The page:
The United States is seeking greater special forces and naval cooperation with the Gulf states to counter Iran’s “destabilising activities” in the region, a senior American official said.
Defence Secretary Ashton Carter, who arrived in the Saudi capital on Tuesday, will meet his Gulf counterparts on Wednesday.
The following day he is expected to join President Barack Obama at a summit with monarchs of the six Gulf Cooperation Council states.
They will gather in an atmosphere of tension with regional leaders offended by Obama’s perceived reluctance to get involved in the region’s problems, and in particular his tilt towards Iran.
The Sunni Gulf monarchies are worried after the lifting this year of international sanctions against their regional rival, Shiite Iran, under an international agreement to curb Tehran’s nuclear programme.
Riyadh and its neighbours fear the US-supported deal will only embolden Iran which they accuse of interference throughout the Middle East.
Over the past 15 years the US has sold combat aircraft to Gulf states, but the senior American defence official said Iran’s activities “won’t be countered” in that way.
Rather, “special operations forces and maritime interdiction” are needed, he said.
The US is proposing to help train Gulf special forces and to develop their naval capacity to prevent Iran from supplying Shiite groups that it supports in the region, the official said.
In “just over a six month period we and our coalition partners were able to interdict four weapon shipments off the coast of Yemen”, he said.
The United States provides precision-guided weapons and intelligence support to a Saudi-led military coalition that intervened in Yemen 13 months ago to support the government against Iran-backed rebels.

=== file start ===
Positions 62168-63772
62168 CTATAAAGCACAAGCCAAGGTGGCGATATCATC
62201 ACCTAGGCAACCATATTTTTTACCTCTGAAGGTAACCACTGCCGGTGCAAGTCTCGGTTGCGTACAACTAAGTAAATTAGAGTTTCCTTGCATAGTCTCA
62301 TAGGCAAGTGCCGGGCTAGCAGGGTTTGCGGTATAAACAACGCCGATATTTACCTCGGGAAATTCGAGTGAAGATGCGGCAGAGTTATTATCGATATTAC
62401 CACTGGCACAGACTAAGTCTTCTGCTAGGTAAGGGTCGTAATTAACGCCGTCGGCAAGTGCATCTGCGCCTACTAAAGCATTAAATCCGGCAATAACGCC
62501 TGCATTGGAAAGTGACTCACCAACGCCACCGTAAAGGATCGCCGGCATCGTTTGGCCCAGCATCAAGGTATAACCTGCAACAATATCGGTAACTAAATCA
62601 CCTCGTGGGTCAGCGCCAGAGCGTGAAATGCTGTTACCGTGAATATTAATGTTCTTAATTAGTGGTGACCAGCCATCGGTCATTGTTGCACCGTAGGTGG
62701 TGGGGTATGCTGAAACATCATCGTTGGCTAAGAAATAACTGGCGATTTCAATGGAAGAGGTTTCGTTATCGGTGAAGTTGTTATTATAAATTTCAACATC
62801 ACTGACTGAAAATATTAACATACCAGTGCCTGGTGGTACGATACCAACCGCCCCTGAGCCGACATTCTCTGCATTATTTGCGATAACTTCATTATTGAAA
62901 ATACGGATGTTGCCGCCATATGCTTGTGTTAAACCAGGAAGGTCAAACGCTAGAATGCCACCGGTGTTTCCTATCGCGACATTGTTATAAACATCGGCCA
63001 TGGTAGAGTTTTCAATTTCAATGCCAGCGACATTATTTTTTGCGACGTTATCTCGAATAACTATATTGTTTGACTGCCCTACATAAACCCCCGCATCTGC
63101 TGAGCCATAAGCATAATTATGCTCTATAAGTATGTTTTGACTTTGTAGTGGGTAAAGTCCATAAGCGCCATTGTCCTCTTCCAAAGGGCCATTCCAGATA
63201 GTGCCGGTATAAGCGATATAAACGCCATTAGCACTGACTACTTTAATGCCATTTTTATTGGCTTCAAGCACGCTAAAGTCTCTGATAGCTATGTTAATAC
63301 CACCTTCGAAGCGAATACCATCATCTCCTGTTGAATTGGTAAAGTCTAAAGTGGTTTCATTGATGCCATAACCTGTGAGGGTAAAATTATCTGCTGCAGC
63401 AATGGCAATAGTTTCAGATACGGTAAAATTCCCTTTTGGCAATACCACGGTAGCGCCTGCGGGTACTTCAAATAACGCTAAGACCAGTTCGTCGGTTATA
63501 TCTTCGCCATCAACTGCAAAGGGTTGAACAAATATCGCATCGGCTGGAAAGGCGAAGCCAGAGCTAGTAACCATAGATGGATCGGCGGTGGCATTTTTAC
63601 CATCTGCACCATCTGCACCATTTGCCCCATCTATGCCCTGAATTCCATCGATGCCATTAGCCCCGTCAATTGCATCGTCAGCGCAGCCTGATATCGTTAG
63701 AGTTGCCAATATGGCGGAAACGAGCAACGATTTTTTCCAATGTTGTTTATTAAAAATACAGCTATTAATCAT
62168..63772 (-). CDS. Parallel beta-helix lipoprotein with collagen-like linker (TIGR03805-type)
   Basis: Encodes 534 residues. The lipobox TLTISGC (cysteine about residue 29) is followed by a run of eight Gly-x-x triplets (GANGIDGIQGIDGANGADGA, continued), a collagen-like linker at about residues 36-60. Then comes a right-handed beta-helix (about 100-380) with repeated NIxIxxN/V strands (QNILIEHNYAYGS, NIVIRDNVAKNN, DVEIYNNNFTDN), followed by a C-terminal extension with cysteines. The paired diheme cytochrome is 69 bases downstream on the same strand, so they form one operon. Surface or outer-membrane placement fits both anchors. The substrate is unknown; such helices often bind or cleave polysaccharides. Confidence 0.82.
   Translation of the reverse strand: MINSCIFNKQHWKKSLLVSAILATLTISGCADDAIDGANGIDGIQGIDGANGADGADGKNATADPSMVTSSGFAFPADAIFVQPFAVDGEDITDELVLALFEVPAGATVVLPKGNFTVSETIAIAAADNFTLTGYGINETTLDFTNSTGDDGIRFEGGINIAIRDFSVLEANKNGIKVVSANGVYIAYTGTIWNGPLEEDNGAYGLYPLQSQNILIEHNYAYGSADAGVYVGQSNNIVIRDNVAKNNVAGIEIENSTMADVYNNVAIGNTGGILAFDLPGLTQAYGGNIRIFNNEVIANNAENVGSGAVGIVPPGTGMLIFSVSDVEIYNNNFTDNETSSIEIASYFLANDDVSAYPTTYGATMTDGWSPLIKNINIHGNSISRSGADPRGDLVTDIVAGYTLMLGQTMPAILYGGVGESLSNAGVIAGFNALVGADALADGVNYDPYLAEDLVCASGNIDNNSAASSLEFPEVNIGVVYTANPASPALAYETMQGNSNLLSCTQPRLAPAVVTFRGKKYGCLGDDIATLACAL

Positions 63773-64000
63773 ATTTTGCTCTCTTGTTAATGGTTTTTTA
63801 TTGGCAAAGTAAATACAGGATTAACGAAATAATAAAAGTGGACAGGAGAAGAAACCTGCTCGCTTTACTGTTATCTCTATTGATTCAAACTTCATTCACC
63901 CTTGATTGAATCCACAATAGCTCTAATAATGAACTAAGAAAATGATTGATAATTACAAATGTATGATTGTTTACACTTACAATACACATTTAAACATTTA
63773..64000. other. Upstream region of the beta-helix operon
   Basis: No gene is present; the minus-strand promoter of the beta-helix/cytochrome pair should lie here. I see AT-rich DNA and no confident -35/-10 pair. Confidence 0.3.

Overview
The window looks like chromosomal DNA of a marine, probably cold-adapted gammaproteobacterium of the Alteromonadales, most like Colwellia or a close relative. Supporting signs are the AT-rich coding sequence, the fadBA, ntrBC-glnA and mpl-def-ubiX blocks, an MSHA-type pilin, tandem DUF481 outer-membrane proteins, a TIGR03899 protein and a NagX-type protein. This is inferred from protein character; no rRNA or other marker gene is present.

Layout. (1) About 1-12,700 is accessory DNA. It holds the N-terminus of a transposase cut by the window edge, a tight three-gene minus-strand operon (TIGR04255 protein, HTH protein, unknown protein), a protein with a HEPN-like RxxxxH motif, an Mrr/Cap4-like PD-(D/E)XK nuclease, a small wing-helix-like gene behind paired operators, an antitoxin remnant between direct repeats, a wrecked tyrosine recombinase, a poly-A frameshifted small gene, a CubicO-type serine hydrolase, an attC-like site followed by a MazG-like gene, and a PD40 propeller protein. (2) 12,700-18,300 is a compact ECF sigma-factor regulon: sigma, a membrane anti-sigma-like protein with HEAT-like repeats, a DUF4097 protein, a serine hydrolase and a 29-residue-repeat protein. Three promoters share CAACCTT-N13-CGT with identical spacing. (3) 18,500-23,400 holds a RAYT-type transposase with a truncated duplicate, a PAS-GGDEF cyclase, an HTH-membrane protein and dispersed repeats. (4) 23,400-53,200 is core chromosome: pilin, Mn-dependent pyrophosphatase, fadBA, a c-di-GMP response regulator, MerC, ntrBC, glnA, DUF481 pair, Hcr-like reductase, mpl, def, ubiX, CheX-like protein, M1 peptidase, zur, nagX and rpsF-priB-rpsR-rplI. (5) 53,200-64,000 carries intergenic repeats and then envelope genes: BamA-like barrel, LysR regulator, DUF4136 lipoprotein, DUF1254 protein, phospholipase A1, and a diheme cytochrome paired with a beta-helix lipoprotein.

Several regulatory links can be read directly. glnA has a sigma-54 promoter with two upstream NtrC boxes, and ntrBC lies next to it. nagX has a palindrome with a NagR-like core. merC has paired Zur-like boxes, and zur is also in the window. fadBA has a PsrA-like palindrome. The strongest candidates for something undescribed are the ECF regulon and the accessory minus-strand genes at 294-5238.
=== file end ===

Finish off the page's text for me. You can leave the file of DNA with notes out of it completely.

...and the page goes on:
Royal Saudi Air Force jets, many of them US-made F-15s, have carried out intensive air strikes against the rebels and their allies. The coalition maintains a naval blockade of Yemen.
Carter will also repeat to his GCC counterparts the importance of increased support for Iraq, where the government is trying to reconquer territory seized by the Islamic State group of Sunni extremists.
“We are urging them to come in… provide funds and support, both political and economic, to the Iraqi government,” the American official said.
Saudi Arabia’s ambassador to Iraq presented his credentials in January, re-establishing relations a quarter-century after they were cut following ex-president Saddam Hussein’s invasion of Kuwait.
“In a perfect world, we would see full diplomatic normalisation between all Gulf countries and the Iraqi government,” the official said.
“There has been some reluctance among the Gulf states”.
On Monday in Baghdad, Carter announced new US support for the Iraqi government, including the deployment of an additional 217 military personnel.
The Gulf Cooperation Council includes Saudi Arabia, Bahrain, the United Arab Emirates, Kuwait, Qatar and Oman.